Phase 2: Beginning my Fall Fellowship

Written by Intern on October 13th, 2017

New York Public Library, 1998.

After wrapping up my first fellowship working on the Monkey Head project–and taking one long, deep inhale–it’s time for me to dive right back into it with a second fellowship! I’m so grateful that Lisa and Sue-Na have asked me to stay on for a few more months to work on a completely different project, as I feel so at home in this creative, collaborative, inquisitive space.

This time, I’ll be the Editorial Fellow for the AIDS Chronicles project, ICI’s flagship project. I’m thrilled to finally get involved with the AIDS Chronicles, as it’s so foundational to the ICI, not to mention such a crucial and relevant project that I connect to personally. There’s a lot to do as we gear up for the project’s 25th anniversary at the end of 2019. I’ll be doing research for the catalogue we’re making about the project, tracking down information about all the artists who have participated in the project over the years, as well as researching funding. This project is so large and expansive–and so inherently visual and spatial–that trying to confine it to two-dimensional pages will be a challenge. Finding an inventive and dynamic way to represent it on the page is an exciting challenge I’m ready to tackle.

I’ll be blogging weekly about my experience from our editor’s blog, so make sure to follow my journey at I’m sure there will be much more to say about this once I get started, but for now, there’s a stack of articles on my desk about the book as a metaphor that aren’t going to read themselves.




Wrapping up my first ICI Fellowship

Written by Intern on October 6th, 2017

After four months of living inside artist lab books and dreaming of malfunctioning printers, I’m finally saying goodbye to the Everything But the Monkey Head project. This fellowship has been such a rewarding experience for me as I learned the ins and outs of what makes this unique institution tick and immersed myself in the creative output of our resident artists.

My main role for this fellowship was to assess the mass of fascinating material generated by each artist participating in the Monkey Project and organize them into a kind of master document. Each artist followed a specific template during their residency for the project–e.g., create a lab book, write two blue board maxims, participate in the finnisage–yet each artist’s output was delightfully different. Within this uniform skeleton structure, the artists built drastically different spaces, relied on unique materials, and asked particular guiding questions to create something wholly theirs. I loved flipping through each artists’ lab book as I scanned them into the computer, marvelling over the intricate pencil drawings in Pam Posey’s, the sumptuous transparent maps of Anna Ayeroff’s, the ghostly faces appearing and reappearing in Greg Cohen’s. Each artist had run wild with their prompts, plunging themselves into new and strange worlds that I felt privileged to travel in, if only for a short time.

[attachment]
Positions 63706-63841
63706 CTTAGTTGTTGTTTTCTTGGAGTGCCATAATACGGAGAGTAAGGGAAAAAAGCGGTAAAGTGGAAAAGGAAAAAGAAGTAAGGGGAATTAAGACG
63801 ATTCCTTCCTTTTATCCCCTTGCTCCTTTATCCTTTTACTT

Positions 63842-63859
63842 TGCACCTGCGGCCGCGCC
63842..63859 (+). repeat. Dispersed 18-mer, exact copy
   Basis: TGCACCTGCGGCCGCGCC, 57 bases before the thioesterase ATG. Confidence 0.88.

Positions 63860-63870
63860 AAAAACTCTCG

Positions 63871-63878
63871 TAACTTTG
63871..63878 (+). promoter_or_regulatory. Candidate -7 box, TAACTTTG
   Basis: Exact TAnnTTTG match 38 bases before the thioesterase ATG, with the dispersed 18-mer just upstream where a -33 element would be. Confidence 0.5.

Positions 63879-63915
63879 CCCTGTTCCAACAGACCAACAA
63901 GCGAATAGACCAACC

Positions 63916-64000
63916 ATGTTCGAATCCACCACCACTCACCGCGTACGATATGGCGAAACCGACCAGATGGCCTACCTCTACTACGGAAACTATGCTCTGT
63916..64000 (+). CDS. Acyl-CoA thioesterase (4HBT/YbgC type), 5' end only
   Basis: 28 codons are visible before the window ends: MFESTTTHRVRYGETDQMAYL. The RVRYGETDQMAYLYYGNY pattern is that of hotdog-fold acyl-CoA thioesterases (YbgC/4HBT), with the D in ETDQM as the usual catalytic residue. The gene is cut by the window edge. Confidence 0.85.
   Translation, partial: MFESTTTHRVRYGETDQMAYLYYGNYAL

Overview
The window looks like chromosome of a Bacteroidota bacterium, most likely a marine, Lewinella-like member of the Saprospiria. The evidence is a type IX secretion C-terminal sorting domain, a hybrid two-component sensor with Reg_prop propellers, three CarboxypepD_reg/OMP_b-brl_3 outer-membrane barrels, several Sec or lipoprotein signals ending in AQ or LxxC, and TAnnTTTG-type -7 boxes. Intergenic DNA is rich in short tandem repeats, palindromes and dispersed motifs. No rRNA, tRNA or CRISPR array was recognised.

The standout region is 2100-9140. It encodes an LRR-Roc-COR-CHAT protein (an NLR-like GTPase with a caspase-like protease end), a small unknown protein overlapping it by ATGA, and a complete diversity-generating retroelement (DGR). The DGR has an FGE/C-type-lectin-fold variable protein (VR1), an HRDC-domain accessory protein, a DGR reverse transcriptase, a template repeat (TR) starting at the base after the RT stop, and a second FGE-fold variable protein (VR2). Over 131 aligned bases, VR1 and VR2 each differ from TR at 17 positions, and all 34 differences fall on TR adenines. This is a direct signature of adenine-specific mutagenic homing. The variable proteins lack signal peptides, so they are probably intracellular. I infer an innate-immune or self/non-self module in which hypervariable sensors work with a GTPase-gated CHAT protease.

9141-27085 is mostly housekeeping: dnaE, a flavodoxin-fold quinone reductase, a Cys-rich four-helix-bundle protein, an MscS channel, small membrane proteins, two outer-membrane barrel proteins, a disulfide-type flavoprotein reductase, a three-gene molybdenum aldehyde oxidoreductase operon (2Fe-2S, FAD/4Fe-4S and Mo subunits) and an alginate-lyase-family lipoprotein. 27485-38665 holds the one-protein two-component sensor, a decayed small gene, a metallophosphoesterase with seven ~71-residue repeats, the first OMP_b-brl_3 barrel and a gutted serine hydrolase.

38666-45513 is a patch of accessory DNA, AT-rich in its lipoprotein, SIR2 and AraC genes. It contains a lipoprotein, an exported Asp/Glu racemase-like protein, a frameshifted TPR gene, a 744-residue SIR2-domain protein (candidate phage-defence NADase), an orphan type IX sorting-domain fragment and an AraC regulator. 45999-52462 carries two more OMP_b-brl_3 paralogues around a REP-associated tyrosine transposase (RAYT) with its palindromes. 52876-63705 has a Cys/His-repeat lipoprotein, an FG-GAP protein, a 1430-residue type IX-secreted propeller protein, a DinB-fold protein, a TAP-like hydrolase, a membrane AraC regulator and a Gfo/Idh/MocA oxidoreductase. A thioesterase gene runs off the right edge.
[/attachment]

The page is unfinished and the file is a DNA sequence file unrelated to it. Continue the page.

Once the mass of created content had been digitally gathered, I went about organizing them into one document, a declaration of the project’s mission as a whole followed by a distillation of each artist’s output. The act of wrestling the expansive results of the project into a book, a necessarily finite thing, posed its own problems. I did my best to make the text a playful object with porous boundaries, a thing I poured love and attention into; I engaged with the concepts posed by the project and the artists themselves, scribbled on the pages, pulled abstruse keywords through the pages using cut outs, and toyed with different materials for each page. I wanted the book to be fun to touch and to look at, and most of all I wanted to honor the work each artist had done by making the book more than just a static collection of scans. I wanted it to be in conversation with the messy and inviting questions we were asking about art and the circular relationship between action and theory.

Flipping through the massive binded book, you can see just how many avenues each artist walked down, how many doors were opened from the simple (yet deeply complicated) guiding question we began with: how do we theorize art’s untheorizable? Each project follows its own logic and creates its own world, and taken together, it becomes dizzyingly apparent just how malleable, dynamic and generative that guiding question was. The role I played in Monkey Head was small, but I’m proud that I got to be a bit player contributing to this interesting project.


— Hanna


Closing Thoughts

Written by Intern on August 16th, 2017

What an enriching past few months it has been at The Institute!

As my time here comes to an end, I realize more and more how much I have truly enjoyed working with great ideas and even greater people. I’m so thankful to have been able to contribute to the AIDS Chronicles project because it helped me learn so much about art, HIV/AIDS activism, journalism, and social thought. At the end of every work day, I walk away feeling satisfied knowing that what I put in becomes part of something much bigger.

The ICI itself is such a wonderful environment and I am very humbled to have had the opportunity to spend the summer here!


All the best,